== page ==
HAVERHILL — If you can’t get to the Smithsonian Institution for a tour, don’t worry.
It’s coming to you — at least part of it.
The Buttonwoods Museum/Haverhill Historical Society will explore the professions and workers who sustain American society when it hosts “The Way We Worked,” a Smithsonian Institution traveling exhibit. The Smithsonian in Washington, D.C., is the world’s largest research and museum complex.
“The Way We Worked” is a collection of dozens of images from the National Archives spanning the years 1857 to 1987. It celebrates the history of work in America and tells the stories of hard-working people of every ethnic group, class, gender and age.
The exhibit will visit only two Massachusetts communities — Haverhill and Lynn.
The exhibit will be shown at the Buttonwoods Museum starting Saturday and running through Oct. 6. The museum will also present “The Way Haverhill Worked,” a collection of local images focusing on city businesses such as Fantini Bakery.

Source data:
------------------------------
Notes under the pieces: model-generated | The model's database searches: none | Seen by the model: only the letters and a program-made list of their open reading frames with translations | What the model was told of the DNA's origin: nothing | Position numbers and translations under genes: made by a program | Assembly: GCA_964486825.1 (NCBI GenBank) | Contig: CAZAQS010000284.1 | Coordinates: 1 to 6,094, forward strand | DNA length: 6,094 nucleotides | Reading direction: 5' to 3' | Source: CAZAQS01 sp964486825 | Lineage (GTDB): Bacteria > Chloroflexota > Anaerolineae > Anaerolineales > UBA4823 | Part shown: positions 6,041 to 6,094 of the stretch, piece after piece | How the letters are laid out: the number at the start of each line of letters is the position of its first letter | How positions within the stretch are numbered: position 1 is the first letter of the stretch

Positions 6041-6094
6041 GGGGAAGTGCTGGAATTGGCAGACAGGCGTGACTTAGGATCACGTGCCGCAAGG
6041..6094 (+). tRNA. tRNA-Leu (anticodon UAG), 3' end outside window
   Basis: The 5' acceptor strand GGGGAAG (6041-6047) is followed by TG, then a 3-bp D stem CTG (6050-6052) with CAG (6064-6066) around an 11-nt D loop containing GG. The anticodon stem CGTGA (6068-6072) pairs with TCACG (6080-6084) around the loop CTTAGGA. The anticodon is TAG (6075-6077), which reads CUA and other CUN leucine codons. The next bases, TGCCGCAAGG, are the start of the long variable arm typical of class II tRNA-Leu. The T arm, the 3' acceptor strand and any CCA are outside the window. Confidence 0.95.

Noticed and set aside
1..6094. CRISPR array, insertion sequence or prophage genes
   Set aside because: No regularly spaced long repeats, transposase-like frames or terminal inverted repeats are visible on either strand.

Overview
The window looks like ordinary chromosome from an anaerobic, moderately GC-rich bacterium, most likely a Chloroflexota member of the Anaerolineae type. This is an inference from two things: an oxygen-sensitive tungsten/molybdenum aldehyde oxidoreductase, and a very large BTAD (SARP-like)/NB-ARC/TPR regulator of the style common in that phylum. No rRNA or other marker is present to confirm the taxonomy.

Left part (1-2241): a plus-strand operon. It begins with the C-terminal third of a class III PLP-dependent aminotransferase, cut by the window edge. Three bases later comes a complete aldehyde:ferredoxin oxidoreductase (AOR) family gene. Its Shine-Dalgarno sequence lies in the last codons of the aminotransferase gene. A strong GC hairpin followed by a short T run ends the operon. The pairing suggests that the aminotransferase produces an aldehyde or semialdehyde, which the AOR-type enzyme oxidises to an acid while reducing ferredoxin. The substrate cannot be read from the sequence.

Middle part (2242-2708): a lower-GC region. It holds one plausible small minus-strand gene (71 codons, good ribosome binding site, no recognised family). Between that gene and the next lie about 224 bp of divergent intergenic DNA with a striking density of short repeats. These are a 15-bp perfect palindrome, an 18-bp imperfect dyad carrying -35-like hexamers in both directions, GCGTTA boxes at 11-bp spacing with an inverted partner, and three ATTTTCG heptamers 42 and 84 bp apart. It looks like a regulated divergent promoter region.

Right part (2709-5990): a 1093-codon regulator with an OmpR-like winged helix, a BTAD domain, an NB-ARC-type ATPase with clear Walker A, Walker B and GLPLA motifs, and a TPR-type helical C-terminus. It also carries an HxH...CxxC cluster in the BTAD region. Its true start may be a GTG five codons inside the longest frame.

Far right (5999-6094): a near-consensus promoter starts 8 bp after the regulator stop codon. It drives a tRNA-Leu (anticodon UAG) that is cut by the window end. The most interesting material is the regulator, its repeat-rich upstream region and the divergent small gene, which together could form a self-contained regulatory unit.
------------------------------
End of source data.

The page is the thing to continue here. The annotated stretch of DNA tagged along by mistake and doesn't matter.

“It’s significant that the Smithsonian chose the Buttonwoods Museum as one of only two sites in Massachusetts for this traveling exhibition,” said Haverhill historian Jay Cleary, president of the Buttonwoods Museum.
For most people, shoe manufacturing comes to mind when they think of how Haverhill people worked over the years. But the local exhibit will explore many other Haverhill industries past and present, including Mason & Hamlin, which moved to Haverhill in 1989. Of the hundreds of American piano companies that flourished in the late 19th and early 20th centuries, Mason & Hamlin is one of only a few that survive today.
Fantini Bakery in the Mount Washington neighborhood has been in Haverhill since 1905. Other businesses that will be featured include Chaucer Leather, which is still in operation, as well as Barrett’s Menswear and the original Macy’s store, neither of which are still operating.